Firstly what is a Mani Stone? Mani Stones are stones or rocks (mostly flat) carved with Tibetan Buddhist scriptures, particularly om mani padme hum (which recited brings blessings from the deity Chenrezig) . These stones can be colourful and of different shapes, covered in beautiful images and Tibetan texts. Artistic and traditional Mani Stone carvers can usually be found living close to monasteries.
You will find Mani Stones all over Tibet as they are one of the most common forms of prayer for the people. The stones are intentionally placed in places of nature such as streams and mountains. A mound of stones can be commonly found in areas where the locals are unable to access a temple for their worship.
These sights of worship can be small to large. Some are shaped into a stupa or temple, some are built like a wall or placed into walls as offerings. The largest Mani Stone mound consists of 200 million stones. It is located in Xinzhai Village and believe it or not is now 300m long, 80m wide and 3m high! It is said to have been started by a Buddhist 300 years ago.
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So how are these stones used as worship? The Mani Stones are considered very spiritual and are used as a direct line to divine manifestation. It is said that whatever you desire or whatever your goal you can come to create it with the aids of a Mani Stone. Each stone is therefore unique, carved with the inscriptions of their desires or feelings at that moment in time. Inscribing is a meditative act which creates a ritual in the carving itself.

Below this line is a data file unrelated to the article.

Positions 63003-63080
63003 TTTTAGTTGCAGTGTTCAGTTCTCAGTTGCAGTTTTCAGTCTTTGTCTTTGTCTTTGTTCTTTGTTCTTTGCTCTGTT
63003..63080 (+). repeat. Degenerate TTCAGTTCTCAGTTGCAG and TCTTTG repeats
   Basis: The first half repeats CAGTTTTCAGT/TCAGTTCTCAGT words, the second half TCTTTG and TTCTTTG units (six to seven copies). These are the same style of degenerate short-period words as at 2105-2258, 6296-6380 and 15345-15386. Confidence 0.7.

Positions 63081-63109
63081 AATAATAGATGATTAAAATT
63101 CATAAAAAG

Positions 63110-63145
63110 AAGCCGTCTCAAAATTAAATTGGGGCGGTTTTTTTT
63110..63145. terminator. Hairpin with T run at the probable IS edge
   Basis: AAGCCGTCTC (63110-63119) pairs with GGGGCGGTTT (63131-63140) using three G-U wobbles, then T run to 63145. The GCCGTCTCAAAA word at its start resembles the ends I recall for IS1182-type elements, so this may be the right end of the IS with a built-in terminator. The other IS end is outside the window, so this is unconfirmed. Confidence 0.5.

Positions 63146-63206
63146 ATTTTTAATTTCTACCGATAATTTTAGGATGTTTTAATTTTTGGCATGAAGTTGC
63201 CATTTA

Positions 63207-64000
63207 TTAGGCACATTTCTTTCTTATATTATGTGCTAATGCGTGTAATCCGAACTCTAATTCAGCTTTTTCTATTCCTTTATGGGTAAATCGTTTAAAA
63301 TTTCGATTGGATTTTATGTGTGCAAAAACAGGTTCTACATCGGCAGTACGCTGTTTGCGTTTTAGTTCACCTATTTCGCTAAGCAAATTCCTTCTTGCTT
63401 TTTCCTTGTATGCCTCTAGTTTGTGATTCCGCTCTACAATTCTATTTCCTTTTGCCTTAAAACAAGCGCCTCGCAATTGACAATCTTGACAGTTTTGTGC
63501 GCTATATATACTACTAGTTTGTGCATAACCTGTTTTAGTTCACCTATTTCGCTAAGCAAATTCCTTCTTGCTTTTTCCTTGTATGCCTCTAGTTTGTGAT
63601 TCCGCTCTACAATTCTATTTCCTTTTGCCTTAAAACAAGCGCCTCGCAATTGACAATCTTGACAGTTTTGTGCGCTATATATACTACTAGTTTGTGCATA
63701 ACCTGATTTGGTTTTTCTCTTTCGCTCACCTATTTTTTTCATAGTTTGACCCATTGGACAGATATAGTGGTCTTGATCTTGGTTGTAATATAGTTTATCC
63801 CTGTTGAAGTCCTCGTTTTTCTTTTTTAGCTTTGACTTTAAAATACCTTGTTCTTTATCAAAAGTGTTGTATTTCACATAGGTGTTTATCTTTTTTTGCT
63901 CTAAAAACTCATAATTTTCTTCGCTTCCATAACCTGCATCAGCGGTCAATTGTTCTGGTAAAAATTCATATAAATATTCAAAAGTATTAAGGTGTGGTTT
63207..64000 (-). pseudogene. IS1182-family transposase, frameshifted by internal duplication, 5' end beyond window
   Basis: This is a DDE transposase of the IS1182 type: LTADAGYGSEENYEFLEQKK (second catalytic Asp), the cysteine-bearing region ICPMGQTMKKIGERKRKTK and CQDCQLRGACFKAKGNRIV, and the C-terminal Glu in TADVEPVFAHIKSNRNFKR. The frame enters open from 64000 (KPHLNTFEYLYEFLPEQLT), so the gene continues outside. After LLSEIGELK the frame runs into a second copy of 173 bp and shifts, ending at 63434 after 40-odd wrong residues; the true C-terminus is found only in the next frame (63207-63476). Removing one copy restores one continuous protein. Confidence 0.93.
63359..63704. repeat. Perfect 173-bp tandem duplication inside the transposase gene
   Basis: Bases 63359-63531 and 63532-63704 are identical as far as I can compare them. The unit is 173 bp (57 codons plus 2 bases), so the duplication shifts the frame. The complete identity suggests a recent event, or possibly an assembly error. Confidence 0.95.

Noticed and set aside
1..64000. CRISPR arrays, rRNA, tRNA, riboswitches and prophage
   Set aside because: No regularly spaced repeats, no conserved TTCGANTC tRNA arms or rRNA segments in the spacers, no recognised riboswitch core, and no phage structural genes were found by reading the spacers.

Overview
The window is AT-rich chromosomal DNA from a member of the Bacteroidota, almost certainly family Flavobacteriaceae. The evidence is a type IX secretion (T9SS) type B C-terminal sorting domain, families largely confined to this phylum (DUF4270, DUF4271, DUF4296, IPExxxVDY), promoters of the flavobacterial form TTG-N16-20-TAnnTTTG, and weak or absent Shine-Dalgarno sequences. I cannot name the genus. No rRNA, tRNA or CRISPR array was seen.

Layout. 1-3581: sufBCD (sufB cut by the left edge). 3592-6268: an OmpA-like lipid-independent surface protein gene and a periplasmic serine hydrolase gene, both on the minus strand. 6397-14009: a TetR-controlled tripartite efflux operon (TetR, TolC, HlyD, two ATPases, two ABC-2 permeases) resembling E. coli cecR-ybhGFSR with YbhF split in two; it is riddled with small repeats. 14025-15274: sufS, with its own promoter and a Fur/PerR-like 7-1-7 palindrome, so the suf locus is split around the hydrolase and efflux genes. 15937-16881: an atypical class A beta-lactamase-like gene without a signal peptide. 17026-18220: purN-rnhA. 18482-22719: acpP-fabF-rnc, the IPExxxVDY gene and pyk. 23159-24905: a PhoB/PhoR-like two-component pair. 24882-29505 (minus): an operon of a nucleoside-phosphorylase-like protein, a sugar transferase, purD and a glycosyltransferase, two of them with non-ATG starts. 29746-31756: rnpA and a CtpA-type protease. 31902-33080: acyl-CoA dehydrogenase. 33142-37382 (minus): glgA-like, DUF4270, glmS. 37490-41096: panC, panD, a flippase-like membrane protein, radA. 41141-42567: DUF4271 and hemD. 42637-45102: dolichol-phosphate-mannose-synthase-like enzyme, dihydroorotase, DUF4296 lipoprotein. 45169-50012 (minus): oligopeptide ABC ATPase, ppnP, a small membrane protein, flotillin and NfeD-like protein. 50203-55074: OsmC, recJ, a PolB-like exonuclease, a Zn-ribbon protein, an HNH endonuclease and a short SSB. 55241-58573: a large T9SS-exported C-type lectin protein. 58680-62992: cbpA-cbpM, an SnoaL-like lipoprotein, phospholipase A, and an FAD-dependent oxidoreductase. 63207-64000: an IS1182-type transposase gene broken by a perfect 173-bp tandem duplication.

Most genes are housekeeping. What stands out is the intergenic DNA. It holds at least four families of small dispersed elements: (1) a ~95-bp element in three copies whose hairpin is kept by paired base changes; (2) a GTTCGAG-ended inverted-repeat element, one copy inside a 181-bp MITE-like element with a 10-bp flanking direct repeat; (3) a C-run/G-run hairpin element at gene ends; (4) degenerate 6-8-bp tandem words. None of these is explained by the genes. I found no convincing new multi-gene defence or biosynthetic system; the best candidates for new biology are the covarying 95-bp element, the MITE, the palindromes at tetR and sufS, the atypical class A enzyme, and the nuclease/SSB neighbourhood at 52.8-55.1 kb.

Coming upon a mound of Mani Stones one must circle the stones in a clockwise direction offering prayers and mantras. It is common to leave offerings of scripts, divine objects and other engravings amongst the mounds of stones. These mounds and walls are all different colours, sizes and covered in different texts creating beautiful, creative shrines all over the country. No one is alike and no one is the same day after day as they are constantly added to.
Some mounds will be topped with the skeletal head of a Yak. The Yak is a religious totem of Tibetans and although it looks rather vikingish it actually represents their connection to the heavens. Placed atop these divine mounds creates a further link for their prayers on the Mani Stones to be heard by the Gods.